Scott Goudsward, Daniel G Keohane, David Price (eds)
October 11, 2017
Reviewed by Elaine Pascale
Wicked Haunted is another formidable collection put forth by New England Horror Writers (NEHW). While reading, I realized that I had not heard a good ghost story in far too long, and was way overdue.
All of the stories, poems, and pictures in this anthology are entertaining. The cover, by Mikio Murakami, is haunting (excuse the pun) and highly attractive. With a nod to Poe’s idea of “single effect,” this collection is truly meant to be read story by story. The stories can be read in any order, but a reader will want to space them out to allow for deserved time in between for reflection.
While each offering was of fantastic quality, there were a few that remained with me after reading:
Peter N. Dudar’s “The Thing with No Face” is a standard ghost tale that one can imagine being told around a campfire. In the story, Kevin Ellis returns home haunted by the long-ago death of his friend Reggie Acton and the dog, Butch, that had to be put down following the harrowing event.
K H Vaughn’s “They, Too, Want to be Remembered” was probably my favorite of the entire collection. This story is firmly planted in Boston, with authentic dialogue and setting details. Without giving too much away, the story addresses a fascinating piece of Boston history with impressive imagination and sensitivity. I would love to see this story made into a short film or episode of a Black Mirror type show.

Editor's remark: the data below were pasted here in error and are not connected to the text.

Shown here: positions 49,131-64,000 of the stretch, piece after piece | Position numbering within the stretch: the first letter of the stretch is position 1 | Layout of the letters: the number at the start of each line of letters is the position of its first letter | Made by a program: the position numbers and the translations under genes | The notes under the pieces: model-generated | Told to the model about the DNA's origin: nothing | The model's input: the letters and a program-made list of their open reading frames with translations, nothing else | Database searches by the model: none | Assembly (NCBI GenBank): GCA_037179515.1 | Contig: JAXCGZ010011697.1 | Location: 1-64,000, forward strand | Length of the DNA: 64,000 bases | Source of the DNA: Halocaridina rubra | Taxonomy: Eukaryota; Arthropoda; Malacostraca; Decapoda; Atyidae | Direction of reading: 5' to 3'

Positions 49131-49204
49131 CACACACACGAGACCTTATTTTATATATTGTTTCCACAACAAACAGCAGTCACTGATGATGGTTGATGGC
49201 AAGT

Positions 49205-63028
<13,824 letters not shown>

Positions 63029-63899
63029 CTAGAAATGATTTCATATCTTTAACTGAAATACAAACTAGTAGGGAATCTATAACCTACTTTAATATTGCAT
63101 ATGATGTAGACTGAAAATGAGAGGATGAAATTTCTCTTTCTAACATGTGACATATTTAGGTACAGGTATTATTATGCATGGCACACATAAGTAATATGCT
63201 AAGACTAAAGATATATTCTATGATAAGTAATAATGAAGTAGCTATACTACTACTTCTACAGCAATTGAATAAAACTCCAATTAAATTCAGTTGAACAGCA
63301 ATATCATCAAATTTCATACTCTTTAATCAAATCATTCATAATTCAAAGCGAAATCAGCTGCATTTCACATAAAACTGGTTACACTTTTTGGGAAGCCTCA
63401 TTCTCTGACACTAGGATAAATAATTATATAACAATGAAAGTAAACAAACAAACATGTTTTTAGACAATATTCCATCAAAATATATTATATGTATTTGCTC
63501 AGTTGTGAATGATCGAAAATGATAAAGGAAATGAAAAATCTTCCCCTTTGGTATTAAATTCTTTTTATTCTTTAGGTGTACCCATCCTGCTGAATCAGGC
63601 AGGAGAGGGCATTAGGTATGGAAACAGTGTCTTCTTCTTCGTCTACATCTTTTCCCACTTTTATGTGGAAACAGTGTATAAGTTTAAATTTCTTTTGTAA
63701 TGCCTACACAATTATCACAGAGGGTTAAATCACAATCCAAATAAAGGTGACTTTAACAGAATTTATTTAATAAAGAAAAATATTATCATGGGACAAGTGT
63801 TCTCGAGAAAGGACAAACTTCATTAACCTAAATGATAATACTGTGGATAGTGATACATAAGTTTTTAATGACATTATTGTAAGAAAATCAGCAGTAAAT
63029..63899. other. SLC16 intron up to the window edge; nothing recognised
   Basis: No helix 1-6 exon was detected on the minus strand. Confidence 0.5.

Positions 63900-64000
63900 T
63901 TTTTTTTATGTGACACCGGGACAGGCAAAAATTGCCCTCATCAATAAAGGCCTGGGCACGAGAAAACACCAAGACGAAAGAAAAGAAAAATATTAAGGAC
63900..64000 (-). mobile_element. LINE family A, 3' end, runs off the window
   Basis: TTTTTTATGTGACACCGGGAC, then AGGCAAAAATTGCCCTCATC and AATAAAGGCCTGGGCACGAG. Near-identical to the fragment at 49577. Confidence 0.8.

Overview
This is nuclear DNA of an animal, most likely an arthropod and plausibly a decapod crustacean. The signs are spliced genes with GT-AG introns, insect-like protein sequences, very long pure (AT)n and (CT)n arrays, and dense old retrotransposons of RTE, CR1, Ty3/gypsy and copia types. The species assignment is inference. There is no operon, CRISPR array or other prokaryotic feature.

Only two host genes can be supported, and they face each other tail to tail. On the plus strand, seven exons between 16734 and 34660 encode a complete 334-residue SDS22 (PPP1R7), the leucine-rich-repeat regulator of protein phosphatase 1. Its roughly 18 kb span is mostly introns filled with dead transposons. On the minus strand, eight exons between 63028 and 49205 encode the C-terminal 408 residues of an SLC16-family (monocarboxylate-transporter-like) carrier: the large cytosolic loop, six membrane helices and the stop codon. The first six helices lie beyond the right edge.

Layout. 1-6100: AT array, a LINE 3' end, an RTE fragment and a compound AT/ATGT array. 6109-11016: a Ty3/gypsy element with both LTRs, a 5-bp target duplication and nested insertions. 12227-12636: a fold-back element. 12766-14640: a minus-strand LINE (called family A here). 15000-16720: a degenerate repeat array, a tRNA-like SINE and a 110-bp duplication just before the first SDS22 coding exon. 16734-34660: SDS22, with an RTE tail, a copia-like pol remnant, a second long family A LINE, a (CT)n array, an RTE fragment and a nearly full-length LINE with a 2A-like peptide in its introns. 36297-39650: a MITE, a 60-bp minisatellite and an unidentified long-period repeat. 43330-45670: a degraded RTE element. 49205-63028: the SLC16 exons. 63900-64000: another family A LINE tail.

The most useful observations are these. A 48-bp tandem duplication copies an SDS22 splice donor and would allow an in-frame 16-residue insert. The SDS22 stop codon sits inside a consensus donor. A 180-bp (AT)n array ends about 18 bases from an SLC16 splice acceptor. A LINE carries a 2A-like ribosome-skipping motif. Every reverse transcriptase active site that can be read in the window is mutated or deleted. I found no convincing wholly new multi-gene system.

In “Everything Smells like Smoke Again,” Curtis M. Lawson investigates the haunting impact of addiction. Sometimes the pull of inherited trauma is just too comforting to want to seek help.
Larissa Glasser’s “Mouse” centers on a transgender character that undergoes a different type of transformation. This story highlights the very real disconnect between how we see ourselves and the rest of the world’s perception of us.
Matt Bechtel’s “The Walking Man.” The story begins, “Not all ghosts are dead,” and leads you on a very sad and scary path until you are agreeing with the narrator in saying, “there but for the grace of God, go I.”
Paul McMahon’s “The Pick Apart” really creeped me out. It had all of the makings of an engaging urban legend.
Rob Smales never fails to seduce me with his writing. He hit one out of the park again with “The Road to Gallway.” This was another “campfire type tale” about Old Charlie with the ending providing a wonderful twist.
Barry Lee Dejasu’s “Tripping the Ghost” took the standard ghost tale in a direction I wasn’t expecting (ask yourself if you would expect necrosynthetic myceliation). Truly inventive.
Doungai Gam’s “We’re All Haunted Here” showcased the level of grief that the dead experience. For those of us who have lost loved ones, it is not a comforting thought, but the emotions and evocative writing really resonated.
I highly recommend this anthology. If you own the other offerings in the Wicked series, Wicked Haunted is a must have. If you have not read any of the other offerings, there is no better place to start.